Danish Pig Industry Steps Up Biosecurity

DENMARK - Strict border biosecurity is ensuring that Denmark is keeping African swine fever and other major pig diseases out of the country.
calendar icon 25 November 2014
clock icon 4 minute read

And to ensure that the country maintains the highest biosecurity to reduce the risk of a major disease outbreak, veterinary and farming authorities have introduced a system to combat seven major pathogenic pig diseases.

The specific pathogen free system that is overseen by the health status department of the Danish Pig Research Centre has been put in place in more than 3,100 pig herds in the country and covers 75 per cent of the sows.

The SPF system covers the core diseases of mange, lice, swine dysentery, atrophic rhinitis, pleuropneumonia, enzootic pneumonia and PRRS.

But the biosecurity measures that are taken also mean that other diseases that Denmark has not seen for many years such as classical swine fever, African swine fever and foot and mouth disease are also monitored and kept out of the national pig herd.

Biosecurity measures within the country include visits and tests for 270 breeding herds in the country from the official vets and further visits and tests from local vets for the production herds.

All the 11 million pigs that are exported from Denmark each year come from SPF herds.

To ensure that diseases are not imported into the herds, the system monitors not only breeding animals and weaners but also other factors such as wind borne pathogens, tools and equipment feed, staff biosecurity, rodent and bird levels as well as trucks.

Bent nielsen danish pig research centre
Dr Bent Nielsen Danish Pig Research Centre

“The system has all the data about the farm and shows what the disease risk is on the farm and the disease status of the farm,” Bent Nielsen the head of SPF Health Control and the Pig Diagnostic Lab at the Danish Pig Research Centre told the International Pig Seminar at Agromek in Herning Denmark.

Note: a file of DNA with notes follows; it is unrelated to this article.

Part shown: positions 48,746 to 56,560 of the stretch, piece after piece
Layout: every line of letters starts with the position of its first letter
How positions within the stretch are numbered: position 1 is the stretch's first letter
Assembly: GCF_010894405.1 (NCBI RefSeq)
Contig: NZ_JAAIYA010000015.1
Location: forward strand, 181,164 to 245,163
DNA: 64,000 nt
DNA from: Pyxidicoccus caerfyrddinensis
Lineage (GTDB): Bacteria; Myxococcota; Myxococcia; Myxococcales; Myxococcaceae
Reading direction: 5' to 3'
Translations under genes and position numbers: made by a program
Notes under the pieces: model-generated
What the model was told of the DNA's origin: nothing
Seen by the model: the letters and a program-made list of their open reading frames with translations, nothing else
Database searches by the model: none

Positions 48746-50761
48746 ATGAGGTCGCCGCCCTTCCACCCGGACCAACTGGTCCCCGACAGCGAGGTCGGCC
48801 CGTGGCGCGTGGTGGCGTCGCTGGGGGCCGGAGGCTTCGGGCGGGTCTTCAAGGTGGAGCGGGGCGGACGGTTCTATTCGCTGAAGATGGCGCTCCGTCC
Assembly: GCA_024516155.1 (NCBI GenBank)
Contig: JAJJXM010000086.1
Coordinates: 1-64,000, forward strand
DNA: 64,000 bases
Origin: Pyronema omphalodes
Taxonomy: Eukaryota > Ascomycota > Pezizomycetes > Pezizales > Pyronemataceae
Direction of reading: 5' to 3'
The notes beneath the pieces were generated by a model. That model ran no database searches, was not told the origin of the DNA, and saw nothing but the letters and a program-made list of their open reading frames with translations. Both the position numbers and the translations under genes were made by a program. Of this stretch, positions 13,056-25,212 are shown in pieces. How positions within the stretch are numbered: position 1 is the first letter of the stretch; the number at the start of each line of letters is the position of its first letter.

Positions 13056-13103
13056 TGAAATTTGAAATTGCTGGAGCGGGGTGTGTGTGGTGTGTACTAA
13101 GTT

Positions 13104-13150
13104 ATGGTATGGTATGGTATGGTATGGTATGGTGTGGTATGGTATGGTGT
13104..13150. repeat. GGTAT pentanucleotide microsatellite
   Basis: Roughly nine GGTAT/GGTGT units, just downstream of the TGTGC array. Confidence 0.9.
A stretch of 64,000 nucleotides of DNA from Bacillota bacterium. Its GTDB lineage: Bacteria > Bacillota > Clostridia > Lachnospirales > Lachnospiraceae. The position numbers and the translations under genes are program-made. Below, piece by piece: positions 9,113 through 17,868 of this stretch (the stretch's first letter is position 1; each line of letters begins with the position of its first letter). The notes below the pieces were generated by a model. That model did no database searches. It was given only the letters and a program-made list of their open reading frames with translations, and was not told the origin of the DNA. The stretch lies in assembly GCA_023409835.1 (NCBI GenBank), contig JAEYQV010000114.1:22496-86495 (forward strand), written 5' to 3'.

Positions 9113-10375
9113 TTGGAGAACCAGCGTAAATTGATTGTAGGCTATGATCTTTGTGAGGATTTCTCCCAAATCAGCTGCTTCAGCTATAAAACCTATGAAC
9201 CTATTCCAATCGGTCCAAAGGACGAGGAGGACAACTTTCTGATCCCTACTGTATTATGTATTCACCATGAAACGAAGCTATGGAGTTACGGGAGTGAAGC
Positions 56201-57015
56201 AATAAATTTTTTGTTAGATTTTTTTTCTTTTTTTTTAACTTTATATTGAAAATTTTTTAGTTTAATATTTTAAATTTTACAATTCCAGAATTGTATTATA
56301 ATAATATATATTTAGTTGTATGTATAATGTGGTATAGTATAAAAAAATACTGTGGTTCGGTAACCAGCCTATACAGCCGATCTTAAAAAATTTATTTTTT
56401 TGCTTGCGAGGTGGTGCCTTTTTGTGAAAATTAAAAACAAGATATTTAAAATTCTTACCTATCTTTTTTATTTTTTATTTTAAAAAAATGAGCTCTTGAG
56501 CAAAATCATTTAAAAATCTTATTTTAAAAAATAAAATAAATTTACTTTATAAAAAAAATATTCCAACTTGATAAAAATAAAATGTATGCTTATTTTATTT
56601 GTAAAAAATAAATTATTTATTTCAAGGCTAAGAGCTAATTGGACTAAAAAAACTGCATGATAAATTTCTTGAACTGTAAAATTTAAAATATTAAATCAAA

The biosecurity system not only ensures thorough cleanliness on the farm but also between the farm and visitors – especially trucks coming onto the farm to transport pigs.

The system enforces a strict regime of separation between the truck staff and the farm staff and all trucks and the areas of the farm are disinfected to prevent the possible spread of disease.

The system also uses some special trucks that are sealed and have a Hepa filter to filter the air inside while the pigs are being transported especially through areas that may have disease risk – such as African swine fever in Poland.

To prevent the spread of African swine fever into the country, all trucks that cross the border from Germany have to be disinfected and any pigs that come into the country have to go into quarantine for at least six weeks and blood samples taken.

The trucks that come in from areas of high disease risk, such as Poland, are not allowed on to Danish pig farms for 48 hours after they have been disinfected and to ensure that disease particles do not adhere to the trucks in biofilms during freezing weather, the disinfection is carried out in heated conditions.

The veterinary authorities disinfect 22,000 vehicles annually at a cost of €1.3 million.

“We spend this money because we know it is the primary barrier for the introduction of disease into the Danish pig herd,” Dr Nielsen said.

The border checks also include checking the GPS systems on the trucks to monitor where they have travelled and what the disease risk is.

Last year, Denmark exported 2.5 million weaners to Poland and had 244 transport journeys to Russia and 143 to Lithuania - centres for African swine fever.

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